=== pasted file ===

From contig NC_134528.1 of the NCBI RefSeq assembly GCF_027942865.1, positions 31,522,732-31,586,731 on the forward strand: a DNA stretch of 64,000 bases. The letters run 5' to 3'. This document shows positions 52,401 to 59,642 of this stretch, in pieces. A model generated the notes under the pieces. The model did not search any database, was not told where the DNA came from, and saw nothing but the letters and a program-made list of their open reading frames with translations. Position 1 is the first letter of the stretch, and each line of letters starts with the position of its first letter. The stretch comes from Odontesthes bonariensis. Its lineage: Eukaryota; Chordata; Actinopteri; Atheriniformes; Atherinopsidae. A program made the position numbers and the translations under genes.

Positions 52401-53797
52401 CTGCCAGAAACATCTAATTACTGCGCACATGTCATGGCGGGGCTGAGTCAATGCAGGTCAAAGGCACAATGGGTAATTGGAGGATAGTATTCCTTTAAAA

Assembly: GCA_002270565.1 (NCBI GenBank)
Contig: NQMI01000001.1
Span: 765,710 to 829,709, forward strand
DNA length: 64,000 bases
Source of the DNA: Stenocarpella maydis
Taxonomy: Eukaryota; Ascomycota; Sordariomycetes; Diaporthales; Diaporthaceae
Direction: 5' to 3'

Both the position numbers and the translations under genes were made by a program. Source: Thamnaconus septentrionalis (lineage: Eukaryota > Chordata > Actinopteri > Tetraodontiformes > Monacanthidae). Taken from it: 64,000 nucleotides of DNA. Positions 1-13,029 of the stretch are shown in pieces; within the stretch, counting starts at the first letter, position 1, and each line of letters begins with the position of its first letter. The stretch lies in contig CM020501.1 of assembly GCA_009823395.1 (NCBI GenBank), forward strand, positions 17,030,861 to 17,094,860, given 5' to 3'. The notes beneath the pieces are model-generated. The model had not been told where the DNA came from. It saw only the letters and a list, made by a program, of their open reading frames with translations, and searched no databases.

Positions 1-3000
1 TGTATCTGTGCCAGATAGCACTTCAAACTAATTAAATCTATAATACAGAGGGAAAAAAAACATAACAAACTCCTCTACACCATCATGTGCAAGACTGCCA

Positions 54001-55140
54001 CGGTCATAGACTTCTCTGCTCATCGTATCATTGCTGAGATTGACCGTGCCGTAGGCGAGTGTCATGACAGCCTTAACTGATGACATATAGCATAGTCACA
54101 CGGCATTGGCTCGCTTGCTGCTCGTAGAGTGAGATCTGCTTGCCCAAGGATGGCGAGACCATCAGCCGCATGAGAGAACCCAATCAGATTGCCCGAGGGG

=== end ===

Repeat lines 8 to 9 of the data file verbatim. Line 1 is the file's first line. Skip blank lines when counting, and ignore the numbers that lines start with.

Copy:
Source of the DNA: Stenocarpella maydis
Taxonomy: Eukaryota; Ascomycota; Sordariomycetes; Diaporthales; Diaporthaceae